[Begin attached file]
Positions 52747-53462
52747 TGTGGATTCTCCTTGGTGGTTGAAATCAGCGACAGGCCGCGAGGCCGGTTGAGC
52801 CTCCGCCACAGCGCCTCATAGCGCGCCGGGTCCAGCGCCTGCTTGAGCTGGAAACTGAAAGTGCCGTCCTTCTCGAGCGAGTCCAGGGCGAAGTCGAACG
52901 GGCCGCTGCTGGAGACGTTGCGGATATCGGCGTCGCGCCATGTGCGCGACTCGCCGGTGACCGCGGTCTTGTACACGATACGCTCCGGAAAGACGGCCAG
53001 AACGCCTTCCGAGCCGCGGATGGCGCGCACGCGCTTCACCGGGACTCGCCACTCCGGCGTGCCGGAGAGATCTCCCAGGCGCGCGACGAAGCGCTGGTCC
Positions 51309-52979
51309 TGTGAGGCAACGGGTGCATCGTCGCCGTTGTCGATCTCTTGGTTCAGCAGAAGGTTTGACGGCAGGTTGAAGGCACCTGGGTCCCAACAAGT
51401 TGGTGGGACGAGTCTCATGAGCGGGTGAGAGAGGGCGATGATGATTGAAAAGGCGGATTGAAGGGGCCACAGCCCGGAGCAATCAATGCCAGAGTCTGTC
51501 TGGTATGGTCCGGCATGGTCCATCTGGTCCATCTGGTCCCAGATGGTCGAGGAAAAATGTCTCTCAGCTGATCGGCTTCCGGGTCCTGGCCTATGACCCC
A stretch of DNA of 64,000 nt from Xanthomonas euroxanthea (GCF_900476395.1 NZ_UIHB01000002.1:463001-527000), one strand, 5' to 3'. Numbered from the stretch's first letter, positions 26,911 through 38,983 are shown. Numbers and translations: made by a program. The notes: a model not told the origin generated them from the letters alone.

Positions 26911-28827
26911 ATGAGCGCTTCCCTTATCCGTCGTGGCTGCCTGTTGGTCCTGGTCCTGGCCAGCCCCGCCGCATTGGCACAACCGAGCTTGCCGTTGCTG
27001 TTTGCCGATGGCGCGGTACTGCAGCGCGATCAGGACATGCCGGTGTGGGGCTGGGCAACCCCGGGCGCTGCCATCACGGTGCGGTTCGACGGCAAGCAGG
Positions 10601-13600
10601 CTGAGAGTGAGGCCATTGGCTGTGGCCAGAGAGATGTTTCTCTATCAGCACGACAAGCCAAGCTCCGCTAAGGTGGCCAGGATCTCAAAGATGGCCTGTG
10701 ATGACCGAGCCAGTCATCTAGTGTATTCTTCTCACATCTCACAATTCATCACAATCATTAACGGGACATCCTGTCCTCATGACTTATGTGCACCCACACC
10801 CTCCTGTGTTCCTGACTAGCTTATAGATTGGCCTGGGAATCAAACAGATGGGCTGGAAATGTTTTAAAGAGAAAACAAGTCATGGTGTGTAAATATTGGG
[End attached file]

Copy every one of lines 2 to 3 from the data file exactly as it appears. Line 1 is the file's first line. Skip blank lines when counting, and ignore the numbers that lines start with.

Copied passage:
52747 TGTGGATTCTCCTTGGTGGTTGAAATCAGCGACAGGCCGCGAGGCCGGTTGAGC
52801 CTCCGCCACAGCGCCTCATAGCGCGCCGGGTCCAGCGCCTGCTTGAGCTGGAAACTGAAAGTGCCGTCCTTCTCGAGCGAGTCCAGGGCGAAGTCGAACG